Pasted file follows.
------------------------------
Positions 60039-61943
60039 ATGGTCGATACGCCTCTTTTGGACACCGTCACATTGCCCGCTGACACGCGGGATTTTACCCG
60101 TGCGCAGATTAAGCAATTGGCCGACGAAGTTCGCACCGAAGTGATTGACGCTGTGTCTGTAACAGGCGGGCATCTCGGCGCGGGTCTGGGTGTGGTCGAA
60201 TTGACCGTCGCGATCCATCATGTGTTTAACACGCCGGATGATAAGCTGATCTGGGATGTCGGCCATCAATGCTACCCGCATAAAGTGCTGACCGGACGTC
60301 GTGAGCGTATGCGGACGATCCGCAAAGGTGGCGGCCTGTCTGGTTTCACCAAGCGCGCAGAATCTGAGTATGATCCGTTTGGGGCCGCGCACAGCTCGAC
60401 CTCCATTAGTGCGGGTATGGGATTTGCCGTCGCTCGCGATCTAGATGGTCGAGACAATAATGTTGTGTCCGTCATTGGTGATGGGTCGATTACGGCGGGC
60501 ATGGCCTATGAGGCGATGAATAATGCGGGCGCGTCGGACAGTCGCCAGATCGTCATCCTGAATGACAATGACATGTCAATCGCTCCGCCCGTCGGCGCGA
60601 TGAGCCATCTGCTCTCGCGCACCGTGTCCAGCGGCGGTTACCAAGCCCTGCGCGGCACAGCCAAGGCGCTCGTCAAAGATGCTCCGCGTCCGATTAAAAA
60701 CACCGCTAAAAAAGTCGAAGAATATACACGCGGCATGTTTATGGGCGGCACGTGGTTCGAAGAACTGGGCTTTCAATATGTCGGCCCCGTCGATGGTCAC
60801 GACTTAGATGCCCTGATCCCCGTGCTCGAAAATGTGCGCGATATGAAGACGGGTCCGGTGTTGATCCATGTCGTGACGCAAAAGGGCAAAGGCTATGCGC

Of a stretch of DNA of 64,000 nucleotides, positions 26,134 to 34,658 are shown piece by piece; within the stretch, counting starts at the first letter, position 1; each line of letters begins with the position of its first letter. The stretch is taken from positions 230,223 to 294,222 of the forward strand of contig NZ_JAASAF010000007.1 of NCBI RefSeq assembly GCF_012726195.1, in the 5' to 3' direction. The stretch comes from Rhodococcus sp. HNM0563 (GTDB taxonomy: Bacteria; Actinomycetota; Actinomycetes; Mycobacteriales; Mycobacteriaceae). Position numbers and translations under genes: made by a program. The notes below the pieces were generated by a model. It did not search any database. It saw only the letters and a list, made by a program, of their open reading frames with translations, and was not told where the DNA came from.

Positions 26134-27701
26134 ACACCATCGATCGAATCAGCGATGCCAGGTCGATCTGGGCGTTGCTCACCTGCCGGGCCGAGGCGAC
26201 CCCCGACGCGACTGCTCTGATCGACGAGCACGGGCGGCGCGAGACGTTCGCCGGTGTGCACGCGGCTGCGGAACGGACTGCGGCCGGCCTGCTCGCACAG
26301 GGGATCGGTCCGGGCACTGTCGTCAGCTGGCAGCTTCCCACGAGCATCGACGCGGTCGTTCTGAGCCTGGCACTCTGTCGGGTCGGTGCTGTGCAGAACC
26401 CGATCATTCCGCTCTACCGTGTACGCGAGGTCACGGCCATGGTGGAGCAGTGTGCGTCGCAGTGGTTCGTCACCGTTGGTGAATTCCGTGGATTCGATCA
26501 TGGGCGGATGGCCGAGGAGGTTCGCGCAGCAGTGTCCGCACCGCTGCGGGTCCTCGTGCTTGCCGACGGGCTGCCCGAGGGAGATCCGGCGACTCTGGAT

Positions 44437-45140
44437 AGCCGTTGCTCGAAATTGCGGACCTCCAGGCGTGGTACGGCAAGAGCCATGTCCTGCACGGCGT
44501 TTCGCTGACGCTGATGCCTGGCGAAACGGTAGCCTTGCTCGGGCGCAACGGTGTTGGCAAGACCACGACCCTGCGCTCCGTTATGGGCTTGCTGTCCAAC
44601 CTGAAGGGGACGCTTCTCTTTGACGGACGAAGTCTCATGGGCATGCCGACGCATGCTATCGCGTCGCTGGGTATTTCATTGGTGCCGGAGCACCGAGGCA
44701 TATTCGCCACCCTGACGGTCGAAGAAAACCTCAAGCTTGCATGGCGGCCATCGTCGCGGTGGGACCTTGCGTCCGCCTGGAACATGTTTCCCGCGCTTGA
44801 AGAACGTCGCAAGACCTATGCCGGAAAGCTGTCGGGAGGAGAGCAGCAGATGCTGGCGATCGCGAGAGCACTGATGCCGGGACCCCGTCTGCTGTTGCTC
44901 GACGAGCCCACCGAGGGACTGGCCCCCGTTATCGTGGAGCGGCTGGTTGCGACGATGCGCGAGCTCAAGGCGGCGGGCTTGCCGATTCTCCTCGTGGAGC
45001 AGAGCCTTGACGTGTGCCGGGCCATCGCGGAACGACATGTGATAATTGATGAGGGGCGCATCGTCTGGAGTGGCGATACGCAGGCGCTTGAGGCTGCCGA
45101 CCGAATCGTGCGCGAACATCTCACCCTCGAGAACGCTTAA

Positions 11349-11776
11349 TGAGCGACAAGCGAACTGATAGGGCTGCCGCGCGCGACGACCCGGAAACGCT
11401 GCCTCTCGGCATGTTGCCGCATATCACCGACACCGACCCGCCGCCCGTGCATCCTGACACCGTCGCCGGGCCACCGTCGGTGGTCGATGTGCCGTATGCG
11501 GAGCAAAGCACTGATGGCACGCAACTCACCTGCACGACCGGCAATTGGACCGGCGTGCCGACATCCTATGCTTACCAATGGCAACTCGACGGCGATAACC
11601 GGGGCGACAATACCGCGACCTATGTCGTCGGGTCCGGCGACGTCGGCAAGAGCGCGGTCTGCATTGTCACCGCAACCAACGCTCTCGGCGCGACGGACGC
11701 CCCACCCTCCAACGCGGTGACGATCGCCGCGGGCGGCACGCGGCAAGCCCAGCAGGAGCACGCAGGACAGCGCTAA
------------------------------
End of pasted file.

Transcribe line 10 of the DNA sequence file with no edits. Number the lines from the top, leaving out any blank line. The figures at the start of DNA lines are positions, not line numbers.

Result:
60801 GACTTAGATGCCCTGATCCCCGTGCTCGAAAATGTGCGCGATATGAAGACGGGTCCGGTGTTGATCCATGTCGTGACGCAAAAGGGCAAAGGCTATGCGC